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  • Writer's pictureSara-Jane Armstrong, MA

Albert Memorial: A Brief History

What is the Albert Memorial?

The Albert Memorial is a gaudy 19th-century memorial to Prince Albert, husband of Queen Victoria, designed by Sir George Gilbert Scott

Albert Memorial

History of the Albert Memorial

Glinting even in the dull London light, the gold-plated visage of Prince Albert sits amidst his greatest cultural triumphs: the Royal Albert Hall, the Victoria & Albert Museum, and the Science Museum all stand nearby. Meanwhile, on this precise spot, he achieved arguably his most significant cultural contribution of all – The Great Exhibition.

‘There was but one voice’, Queen Victoria wrote of the Exhibition, ‘of astonishment and admiration’.

Within the 80 acres of this masterful, temporary crystal palace, wonders of the world were brought to the British public in the summer of 1851: treasures from India and China; classical European sculpture; a full-scale replica of Egypt’s ancient temple at Abu Simbel; recent, staggering British locomotives. Displaying such an eclectic array of international heritage and innovation, the Great Exhibition sought to articulate and celebrate the potential of a globalised, industrialised future (with the British Empire unchallenged in its dominance). Over 30 countries sent pieces, with elaborate stands of Eastern marvels provided by British Hong Kong and the East India Company.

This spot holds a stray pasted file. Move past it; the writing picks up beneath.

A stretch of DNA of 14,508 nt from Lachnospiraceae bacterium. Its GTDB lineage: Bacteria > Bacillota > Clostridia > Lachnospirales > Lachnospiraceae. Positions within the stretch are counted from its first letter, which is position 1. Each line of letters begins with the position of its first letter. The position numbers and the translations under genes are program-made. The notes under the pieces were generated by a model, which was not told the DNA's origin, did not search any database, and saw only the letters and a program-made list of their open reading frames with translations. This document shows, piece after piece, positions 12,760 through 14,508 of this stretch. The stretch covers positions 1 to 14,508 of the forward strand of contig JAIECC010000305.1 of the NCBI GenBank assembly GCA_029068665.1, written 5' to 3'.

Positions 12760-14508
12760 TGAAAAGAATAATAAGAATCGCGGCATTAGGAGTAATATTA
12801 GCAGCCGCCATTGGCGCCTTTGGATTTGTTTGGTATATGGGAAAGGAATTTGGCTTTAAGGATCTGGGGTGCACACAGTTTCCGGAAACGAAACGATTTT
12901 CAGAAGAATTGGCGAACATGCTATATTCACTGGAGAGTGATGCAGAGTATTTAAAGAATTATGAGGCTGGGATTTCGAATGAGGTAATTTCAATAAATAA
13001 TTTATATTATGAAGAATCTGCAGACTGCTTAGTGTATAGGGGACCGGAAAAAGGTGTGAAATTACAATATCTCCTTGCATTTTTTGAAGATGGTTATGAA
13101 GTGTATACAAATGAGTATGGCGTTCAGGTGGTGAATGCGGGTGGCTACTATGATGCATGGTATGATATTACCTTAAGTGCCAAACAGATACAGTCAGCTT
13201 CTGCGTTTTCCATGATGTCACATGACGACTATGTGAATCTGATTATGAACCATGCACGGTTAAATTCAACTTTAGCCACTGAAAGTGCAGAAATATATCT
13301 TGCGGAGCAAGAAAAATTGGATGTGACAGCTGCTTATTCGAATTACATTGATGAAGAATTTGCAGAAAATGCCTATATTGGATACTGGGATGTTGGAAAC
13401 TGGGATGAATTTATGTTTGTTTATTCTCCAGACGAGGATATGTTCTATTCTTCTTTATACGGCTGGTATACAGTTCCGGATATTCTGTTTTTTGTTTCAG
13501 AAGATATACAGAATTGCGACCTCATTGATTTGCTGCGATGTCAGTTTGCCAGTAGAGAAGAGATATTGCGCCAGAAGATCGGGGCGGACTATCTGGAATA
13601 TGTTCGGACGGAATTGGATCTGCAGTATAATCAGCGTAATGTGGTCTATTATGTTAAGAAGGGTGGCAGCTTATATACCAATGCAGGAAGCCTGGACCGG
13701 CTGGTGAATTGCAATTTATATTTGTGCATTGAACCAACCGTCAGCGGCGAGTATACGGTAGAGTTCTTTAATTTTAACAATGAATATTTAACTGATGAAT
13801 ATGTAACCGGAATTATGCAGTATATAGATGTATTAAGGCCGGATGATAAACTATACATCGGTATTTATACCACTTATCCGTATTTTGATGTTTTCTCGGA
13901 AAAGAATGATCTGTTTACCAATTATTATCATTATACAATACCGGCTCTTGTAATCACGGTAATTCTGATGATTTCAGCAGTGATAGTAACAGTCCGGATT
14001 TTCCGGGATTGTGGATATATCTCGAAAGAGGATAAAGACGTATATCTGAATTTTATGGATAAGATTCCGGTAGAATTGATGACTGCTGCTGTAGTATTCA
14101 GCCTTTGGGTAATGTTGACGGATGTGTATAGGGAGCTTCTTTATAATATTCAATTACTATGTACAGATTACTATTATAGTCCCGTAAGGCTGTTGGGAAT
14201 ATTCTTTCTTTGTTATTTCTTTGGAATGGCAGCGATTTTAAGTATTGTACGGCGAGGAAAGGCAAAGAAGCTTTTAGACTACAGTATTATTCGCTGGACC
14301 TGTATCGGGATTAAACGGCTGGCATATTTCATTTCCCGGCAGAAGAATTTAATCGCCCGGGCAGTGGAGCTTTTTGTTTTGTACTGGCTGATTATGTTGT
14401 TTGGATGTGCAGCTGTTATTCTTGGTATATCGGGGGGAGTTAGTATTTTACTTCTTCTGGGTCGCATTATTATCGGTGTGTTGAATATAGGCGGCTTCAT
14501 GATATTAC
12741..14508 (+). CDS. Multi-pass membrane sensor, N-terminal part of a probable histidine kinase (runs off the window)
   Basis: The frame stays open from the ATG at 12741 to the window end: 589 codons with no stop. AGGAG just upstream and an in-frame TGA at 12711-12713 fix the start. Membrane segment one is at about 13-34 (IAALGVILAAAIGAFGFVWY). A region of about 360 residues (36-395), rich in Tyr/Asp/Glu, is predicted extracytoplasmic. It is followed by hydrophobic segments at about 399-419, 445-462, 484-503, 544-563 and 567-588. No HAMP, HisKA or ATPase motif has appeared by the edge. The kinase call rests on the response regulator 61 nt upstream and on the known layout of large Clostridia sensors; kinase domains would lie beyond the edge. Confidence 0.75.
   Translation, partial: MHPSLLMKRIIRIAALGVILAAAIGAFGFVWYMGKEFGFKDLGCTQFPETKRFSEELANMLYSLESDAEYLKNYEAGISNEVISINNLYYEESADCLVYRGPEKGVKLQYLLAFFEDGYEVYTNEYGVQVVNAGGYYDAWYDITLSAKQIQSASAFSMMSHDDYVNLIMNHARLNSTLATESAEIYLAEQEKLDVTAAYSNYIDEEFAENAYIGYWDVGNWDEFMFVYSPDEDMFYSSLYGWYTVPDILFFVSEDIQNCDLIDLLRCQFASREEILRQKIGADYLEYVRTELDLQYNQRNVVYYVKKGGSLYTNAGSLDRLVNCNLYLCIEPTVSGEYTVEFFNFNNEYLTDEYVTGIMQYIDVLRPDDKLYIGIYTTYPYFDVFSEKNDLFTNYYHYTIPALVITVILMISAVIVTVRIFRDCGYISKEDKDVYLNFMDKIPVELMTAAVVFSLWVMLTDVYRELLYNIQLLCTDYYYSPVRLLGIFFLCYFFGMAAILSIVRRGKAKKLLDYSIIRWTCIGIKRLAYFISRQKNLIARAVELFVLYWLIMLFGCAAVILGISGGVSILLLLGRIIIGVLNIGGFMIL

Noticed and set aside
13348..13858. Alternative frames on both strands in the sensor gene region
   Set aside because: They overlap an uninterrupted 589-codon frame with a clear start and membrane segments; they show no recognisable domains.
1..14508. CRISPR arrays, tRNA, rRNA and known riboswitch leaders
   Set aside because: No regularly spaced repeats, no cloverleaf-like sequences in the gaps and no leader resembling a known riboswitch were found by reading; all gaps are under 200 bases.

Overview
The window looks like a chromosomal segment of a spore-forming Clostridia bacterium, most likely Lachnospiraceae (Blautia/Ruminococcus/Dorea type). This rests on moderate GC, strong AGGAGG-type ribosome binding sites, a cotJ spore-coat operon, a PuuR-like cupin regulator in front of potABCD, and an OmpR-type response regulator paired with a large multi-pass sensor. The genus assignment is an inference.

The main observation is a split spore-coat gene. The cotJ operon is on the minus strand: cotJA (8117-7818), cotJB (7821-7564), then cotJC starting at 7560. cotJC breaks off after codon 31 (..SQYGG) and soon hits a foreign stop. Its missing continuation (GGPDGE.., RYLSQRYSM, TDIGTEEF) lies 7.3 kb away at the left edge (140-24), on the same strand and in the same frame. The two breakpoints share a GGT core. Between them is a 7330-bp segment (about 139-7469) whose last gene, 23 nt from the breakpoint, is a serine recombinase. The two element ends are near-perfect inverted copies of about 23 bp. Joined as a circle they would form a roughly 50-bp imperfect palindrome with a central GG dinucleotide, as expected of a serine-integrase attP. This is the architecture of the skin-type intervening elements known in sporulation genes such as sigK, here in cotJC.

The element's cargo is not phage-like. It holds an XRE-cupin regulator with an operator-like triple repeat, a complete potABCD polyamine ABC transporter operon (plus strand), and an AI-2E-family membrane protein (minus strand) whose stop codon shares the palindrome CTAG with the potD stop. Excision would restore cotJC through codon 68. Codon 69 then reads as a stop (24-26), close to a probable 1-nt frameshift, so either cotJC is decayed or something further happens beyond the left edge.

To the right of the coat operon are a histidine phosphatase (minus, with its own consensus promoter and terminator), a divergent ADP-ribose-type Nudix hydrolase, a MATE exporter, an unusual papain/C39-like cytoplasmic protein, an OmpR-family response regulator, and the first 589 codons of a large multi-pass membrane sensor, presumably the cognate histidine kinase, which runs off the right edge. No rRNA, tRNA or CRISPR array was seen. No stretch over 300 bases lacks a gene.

A quarter of the British population attended. Taking advantage of the great increase of rail lines that since the 1840s connected the UK’s parts at speed for the first time, people flocked from far corners of the country. Intrigued travellers from Europe arrived, both to view global accomplishments and to celebrate their own place in this celebration of the world. Albert Einstein, Charles Dickens, Karl Marx, Michael Faraday and Alfred Tennyson were among the attendees.

Albert’s endorsement, and concerted effort in organising the Great Exhibition, gave the endeavour a royal stamp of approval. A great proponent of the arts in London, he helped to spread cultural, historical and artistic energy and curiosity across the country. In the wake of the Great Exhibition, smaller exhibitions and niche museums began cropping up all over Britain. The Exhibition also brought a degree of social progressiveness: the early museums opened in its wake became available for visitors of all backgrounds.

Albert memorial elephant

On the memorial itself, homage is paid to the far-flung regions of the world that were represented at the Great Exhibition. Sculptures represent Asia, Europe, America, and Africa. Asia is epitomised by India, Africa by Egypt. America alone is in motion, with the explorer atop a charging bison representing the charge towards the new continent. These national sculptures are accompanied by personifications of the sciences and industries, supported by Prince Albert.

The memorial was constructed in 1872, with Albert in his seat added four years later, a decade after the Prince’s death from typhoid. Albert’s death was much lamented by both his loving Queen, and his adoring public. Memorials to the Prince can be found all over the UK.

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